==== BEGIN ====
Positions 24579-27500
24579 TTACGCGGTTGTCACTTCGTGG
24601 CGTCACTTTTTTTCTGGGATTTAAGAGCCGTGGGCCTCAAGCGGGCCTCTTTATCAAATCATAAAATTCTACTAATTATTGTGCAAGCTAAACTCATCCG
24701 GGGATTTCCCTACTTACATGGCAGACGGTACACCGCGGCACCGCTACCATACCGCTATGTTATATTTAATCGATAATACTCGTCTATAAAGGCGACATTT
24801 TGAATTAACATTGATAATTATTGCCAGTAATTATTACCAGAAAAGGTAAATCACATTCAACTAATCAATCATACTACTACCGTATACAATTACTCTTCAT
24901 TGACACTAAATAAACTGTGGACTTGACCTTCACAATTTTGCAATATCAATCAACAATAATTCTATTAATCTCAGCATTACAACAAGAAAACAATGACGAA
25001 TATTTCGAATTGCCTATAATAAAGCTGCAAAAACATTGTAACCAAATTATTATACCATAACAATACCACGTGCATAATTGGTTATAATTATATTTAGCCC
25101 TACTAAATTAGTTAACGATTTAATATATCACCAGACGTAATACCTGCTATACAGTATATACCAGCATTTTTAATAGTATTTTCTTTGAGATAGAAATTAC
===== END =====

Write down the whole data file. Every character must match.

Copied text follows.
Positions 24579-27500
24579 TTACGCGGTTGTCACTTCGTGG
24601 CGTCACTTTTTTTCTGGGATTTAAGAGCCGTGGGCCTCAAGCGGGCCTCTTTATCAAATCATAAAATTCTACTAATTATTGTGCAAGCTAAACTCATCCG
24701 GGGATTTCCCTACTTACATGGCAGACGGTACACCGCGGCACCGCTACCATACCGCTATGTTATATTTAATCGATAATACTCGTCTATAAAGGCGACATTT
24801 TGAATTAACATTGATAATTATTGCCAGTAATTATTACCAGAAAAGGTAAATCACATTCAACTAATCAATCATACTACTACCGTATACAATTACTCTTCAT
24901 TGACACTAAATAAACTGTGGACTTGACCTTCACAATTTTGCAATATCAATCAACAATAATTCTATTAATCTCAGCATTACAACAAGAAAACAATGACGAA
25001 TATTTCGAATTGCCTATAATAAAGCTGCAAAAACATTGTAACCAAATTATTATACCATAACAATACCACGTGCATAATTGGTTATAATTATATTTAGCCC
25101 TACTAAATTAGTTAACGATTTAATATATCACCAGACGTAATACCTGCTATACAGTATATACCAGCATTTTTAATAGTATTTTCTTTGAGATAGAAATTAC